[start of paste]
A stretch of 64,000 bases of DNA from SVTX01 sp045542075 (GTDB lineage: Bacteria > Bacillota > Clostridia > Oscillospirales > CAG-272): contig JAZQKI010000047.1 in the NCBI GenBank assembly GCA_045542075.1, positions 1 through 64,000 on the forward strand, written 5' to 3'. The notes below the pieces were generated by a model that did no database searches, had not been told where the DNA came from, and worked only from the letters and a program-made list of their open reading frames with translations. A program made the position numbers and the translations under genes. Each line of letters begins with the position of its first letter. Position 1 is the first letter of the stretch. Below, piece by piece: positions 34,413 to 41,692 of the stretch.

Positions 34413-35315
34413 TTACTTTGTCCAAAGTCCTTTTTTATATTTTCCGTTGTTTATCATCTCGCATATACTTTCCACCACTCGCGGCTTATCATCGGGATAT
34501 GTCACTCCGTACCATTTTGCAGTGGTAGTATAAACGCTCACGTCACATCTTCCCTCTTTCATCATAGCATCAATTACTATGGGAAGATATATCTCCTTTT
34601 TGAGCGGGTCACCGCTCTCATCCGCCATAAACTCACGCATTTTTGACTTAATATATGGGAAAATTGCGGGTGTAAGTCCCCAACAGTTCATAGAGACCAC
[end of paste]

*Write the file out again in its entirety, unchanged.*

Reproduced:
A stretch of 64,000 bases of DNA from SVTX01 sp045542075 (GTDB lineage: Bacteria > Bacillota > Clostridia > Oscillospirales > CAG-272): contig JAZQKI010000047.1 in the NCBI GenBank assembly GCA_045542075.1, positions 1 through 64,000 on the forward strand, written 5' to 3'. The notes below the pieces were generated by a model that did no database searches, had not been told where the DNA came from, and worked only from the letters and a program-made list of their open reading frames with translations. A program made the position numbers and the translations under genes. Each line of letters begins with the position of its first letter. Position 1 is the first letter of the stretch. Below, piece by piece: positions 34,413 to 41,692 of the stretch.

Positions 34413-35315
34413 TTACTTTGTCCAAAGTCCTTTTTTATATTTTCCGTTGTTTATCATCTCGCATATACTTTCCACCACTCGCGGCTTATCATCGGGATAT
34501 GTCACTCCGTACCATTTTGCAGTGGTAGTATAAACGCTCACGTCACATCTTCCCTCTTTCATCATAGCATCAATTACTATGGGAAGATATATCTCCTTTT
34601 TGAGCGGGTCACCGCTCTCATCCGCCATAAACTCACGCATTTTTGACTTAATATATGGGAAAATTGCGGGTGTAAGTCCCCAACAGTTCATAGAGACCAC